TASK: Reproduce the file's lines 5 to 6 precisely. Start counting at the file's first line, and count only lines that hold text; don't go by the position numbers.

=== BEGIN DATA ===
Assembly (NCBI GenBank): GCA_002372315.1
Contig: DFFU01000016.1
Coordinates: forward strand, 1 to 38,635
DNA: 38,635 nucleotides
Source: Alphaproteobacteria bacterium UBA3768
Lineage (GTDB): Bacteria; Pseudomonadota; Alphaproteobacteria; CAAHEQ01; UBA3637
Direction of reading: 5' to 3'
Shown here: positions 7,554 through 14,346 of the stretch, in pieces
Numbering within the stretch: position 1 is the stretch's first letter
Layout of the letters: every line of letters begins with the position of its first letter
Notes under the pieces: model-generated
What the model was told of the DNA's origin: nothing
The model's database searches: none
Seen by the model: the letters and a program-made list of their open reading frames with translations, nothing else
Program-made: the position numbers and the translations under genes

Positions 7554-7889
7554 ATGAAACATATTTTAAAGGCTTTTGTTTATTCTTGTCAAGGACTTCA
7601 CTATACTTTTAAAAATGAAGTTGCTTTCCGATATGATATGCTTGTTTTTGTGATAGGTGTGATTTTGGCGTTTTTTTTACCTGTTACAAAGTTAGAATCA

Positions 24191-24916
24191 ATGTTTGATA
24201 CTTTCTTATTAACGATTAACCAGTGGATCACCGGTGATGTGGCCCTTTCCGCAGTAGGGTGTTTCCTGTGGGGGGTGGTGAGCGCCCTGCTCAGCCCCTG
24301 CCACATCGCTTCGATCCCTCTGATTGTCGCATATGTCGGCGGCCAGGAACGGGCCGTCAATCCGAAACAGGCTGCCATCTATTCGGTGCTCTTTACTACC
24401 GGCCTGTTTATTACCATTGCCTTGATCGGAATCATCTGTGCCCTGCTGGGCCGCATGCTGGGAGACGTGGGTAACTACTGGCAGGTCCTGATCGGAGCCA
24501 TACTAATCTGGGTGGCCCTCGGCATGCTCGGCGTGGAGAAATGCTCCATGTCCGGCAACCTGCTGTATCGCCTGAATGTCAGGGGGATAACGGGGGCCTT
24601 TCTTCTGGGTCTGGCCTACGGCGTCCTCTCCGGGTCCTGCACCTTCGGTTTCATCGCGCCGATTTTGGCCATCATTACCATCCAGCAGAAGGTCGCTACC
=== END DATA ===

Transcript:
Source: Alphaproteobacteria bacterium UBA3768
Lineage (GTDB): Bacteria; Pseudomonadota; Alphaproteobacteria; CAAHEQ01; UBA3637